Foremost, I can't help but wonder how much harder other companies' internal investigations in Europe have just become, thanks to Renault's exuberance to fire first and ask questions later. Workers in that part of the world already have a deep aversion to reporting misconduct anonymously due to Europe's Nazi past; fears run deep that such tips can be exploited to tar innocent people. That's exactly what happened here, so I can't really blame them. Compliance officers will need to mount a charm offensive with employees, to reassure them that the sort of nonsense that swept up Renault won't happen to them.
In fact, my earlier quip about using Renault as a case-study really isn't a bad idea. Compliance officers should pick this investigation apart and use it as fodder to explain how you conduct your own investigations. Tales like Renault's terrify employees of large corporations, who most days already feel like they're minor characters in The Trial. A compare-and-contrast exercise with Renault, to explain how allegations of misconduct should be treated and to demonstrate that you know the difference, would go a long way to assuage their fears.
Second, I also suspect a lot of chief compliance officers are reading about Renault and thinking, “This is exactly what I worry about with all these new whistleblower programs.” The Sarbanes-Oxley Act first gave rise to anonymous reporting of misconduct seven years ago with the mandate that all companies maintain a whistleblower hotline to report fraud. Fair enough; employees do need a legitimate way to circumvent managers who might be committing fraud. Then came the Dodd-Frank Act last year with its bounty program to entice people to run straight to the Securities and Exchange Commission with news of fraud, so they can collect a chunk of any monetary settlement the SEC ultimately strikes.
I've never been comfortable with that bounty program idea, since it short-circuits the efforts compliance officers have made to steer employees to internal hotlines. In essence, the bounty program will increase your enforcement risk, since regulators will have more ways to hear about misconduct at your company. Now, since money is involved I can't imagine too many people will report misconduct to the SEC anonymously, but remember—those complaints will still seem anonymous to you.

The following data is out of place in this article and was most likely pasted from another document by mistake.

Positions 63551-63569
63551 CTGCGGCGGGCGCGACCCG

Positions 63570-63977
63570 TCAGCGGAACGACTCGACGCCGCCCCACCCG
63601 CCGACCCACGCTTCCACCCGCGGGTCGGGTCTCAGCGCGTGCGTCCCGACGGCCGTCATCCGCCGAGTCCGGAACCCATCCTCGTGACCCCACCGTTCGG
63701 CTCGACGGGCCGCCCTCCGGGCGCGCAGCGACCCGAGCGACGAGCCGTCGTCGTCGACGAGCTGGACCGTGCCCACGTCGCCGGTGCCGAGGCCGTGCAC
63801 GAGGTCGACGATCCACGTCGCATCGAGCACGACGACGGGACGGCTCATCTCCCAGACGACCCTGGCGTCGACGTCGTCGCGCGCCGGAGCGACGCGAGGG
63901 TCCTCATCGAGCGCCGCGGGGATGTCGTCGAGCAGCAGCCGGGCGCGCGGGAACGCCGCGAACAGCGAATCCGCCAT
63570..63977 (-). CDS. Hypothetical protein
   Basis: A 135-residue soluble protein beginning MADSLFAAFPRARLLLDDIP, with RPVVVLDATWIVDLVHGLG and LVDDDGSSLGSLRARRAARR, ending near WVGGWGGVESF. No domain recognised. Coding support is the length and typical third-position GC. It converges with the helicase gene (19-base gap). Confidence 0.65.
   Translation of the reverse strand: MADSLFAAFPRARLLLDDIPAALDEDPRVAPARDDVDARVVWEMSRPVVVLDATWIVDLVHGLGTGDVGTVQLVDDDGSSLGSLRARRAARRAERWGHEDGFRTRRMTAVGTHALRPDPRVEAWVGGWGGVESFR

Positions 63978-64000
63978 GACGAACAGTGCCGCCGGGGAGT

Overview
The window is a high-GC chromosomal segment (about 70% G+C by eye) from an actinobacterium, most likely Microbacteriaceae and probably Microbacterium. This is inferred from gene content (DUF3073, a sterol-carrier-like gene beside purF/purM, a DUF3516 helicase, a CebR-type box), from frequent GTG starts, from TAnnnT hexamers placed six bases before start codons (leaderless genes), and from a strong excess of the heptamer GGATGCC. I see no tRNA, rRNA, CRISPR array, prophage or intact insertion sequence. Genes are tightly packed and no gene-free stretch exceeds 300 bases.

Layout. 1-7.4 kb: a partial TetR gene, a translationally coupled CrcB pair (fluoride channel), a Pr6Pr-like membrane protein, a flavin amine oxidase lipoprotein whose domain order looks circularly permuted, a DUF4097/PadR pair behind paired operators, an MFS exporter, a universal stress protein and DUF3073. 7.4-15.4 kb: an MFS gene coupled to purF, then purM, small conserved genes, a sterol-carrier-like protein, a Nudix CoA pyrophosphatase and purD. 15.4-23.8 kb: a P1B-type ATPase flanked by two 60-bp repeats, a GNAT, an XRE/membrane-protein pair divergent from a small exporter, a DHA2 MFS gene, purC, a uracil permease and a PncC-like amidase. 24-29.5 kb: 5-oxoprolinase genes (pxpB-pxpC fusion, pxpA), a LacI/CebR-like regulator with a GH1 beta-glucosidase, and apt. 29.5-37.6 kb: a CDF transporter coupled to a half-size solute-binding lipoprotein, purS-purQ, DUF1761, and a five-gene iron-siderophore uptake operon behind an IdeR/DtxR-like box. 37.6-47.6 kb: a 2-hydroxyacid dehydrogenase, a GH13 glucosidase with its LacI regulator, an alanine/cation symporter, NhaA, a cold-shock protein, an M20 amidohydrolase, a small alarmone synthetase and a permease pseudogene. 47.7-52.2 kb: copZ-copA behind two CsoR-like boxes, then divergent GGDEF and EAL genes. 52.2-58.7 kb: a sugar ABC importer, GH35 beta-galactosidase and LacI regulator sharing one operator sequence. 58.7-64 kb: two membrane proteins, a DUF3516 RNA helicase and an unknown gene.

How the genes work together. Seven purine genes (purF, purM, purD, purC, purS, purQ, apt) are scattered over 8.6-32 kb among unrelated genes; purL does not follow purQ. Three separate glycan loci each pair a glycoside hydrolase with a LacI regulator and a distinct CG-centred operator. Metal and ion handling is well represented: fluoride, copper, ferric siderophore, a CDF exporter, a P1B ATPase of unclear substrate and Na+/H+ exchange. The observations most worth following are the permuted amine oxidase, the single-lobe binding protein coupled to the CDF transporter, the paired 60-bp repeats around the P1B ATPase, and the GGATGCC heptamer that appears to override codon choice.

When the Commission back-sources the investigation work to your office (which, rest assured, it's going to do), you won't know who made this fraud allegation against others in your company. When you sit down with those targets and they start asking questions about who raised these complaints in the first place (which, rest assured, they're going to do too), you might not even have an answer, let alone share it. And then you can rest assured that the target's lawyer will start talking about Renault.
Perhaps my greatest fear from the Renault fiasco is that it pits two grand forces in modern corporate life directly against each other: the need to appear decisive in the face of misconduct to please regulators, investors and the media on one side; and the need to move deliberately so you don't get sued into next week on the other. I don't know what the solution is, but we should all give it serious thought. Because let's not kid ourselves: If Renault had only suspended those three employees in January and we just found out that they were guilty, everyone would still be screaming at Renault—that the company should have fired them months ago.